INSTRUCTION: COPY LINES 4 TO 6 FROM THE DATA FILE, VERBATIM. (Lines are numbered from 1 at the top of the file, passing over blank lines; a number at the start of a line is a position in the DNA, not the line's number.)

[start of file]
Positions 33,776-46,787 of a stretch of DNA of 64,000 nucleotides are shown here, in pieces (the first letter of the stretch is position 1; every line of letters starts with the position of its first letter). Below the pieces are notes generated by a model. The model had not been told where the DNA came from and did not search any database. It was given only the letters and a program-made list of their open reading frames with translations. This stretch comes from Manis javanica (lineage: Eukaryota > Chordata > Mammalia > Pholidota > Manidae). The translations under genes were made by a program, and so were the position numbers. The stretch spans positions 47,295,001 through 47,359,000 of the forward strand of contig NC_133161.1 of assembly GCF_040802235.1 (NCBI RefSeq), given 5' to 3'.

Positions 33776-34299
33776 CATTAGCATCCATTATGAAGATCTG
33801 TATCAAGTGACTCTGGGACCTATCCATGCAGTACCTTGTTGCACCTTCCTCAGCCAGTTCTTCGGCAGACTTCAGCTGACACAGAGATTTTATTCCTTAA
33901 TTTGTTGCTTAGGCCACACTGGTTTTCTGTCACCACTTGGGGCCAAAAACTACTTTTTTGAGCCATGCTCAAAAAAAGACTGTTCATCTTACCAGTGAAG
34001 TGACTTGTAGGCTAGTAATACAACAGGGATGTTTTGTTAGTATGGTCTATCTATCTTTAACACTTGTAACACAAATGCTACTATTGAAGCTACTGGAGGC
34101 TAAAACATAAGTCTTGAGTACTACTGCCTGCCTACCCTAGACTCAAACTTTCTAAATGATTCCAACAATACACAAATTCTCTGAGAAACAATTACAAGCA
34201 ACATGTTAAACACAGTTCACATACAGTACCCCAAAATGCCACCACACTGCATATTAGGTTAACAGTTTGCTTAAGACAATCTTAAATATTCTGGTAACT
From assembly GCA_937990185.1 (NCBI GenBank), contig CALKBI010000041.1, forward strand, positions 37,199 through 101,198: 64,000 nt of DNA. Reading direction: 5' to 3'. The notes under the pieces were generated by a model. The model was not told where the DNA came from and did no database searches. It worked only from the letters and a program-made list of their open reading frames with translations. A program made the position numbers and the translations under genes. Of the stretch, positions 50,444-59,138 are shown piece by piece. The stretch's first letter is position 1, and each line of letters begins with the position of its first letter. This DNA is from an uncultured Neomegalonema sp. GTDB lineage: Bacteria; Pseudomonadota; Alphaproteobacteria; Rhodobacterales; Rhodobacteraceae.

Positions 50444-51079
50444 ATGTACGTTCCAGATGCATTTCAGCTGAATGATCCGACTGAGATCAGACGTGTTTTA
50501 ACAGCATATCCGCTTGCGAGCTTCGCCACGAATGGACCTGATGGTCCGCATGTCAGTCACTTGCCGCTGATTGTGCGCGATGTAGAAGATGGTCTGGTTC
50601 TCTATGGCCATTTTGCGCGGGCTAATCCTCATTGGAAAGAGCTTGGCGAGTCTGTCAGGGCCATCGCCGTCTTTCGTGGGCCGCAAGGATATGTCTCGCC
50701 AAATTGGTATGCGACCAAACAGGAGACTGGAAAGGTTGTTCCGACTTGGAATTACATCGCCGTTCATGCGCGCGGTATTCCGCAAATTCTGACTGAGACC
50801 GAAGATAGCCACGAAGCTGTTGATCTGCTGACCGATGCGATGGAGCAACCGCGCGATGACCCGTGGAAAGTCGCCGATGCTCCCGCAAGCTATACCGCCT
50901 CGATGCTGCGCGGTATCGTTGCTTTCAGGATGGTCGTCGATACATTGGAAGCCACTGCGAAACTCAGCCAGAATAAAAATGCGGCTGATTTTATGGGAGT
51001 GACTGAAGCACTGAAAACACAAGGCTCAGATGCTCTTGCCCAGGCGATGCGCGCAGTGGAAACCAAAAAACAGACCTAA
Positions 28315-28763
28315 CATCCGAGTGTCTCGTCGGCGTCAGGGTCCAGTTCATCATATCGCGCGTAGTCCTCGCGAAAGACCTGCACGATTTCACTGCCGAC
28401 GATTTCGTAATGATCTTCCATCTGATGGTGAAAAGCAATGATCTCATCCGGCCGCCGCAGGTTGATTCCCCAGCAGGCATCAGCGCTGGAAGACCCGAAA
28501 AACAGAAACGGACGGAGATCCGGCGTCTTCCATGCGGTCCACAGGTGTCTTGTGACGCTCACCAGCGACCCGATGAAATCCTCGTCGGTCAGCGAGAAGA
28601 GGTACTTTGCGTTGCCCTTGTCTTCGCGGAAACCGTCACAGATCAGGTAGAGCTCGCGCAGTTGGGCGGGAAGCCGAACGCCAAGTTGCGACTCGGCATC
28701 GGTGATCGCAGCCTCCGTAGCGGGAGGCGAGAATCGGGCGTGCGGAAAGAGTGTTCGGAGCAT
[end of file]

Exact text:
33801 TATCAAGTGACTCTGGGACCTATCCATGCAGTACCTTGTTGCACCTTCCTCAGCCAGTTCTTCGGCAGACTTCAGCTGACACAGAGATTTTATTCCTTAA
33901 TTTGTTGCTTAGGCCACACTGGTTTTCTGTCACCACTTGGGGCCAAAAACTACTTTTTTGAGCCATGCTCAAAAAAAGACTGTTCATCTTACCAGTGAAG
34001 TGACTTGTAGGCTAGTAATACAACAGGGATGTTTTGTTAGTATGGTCTATCTATCTTTAACACTTGTAACACAAATGCTACTATTGAAGCTACTGGAGGC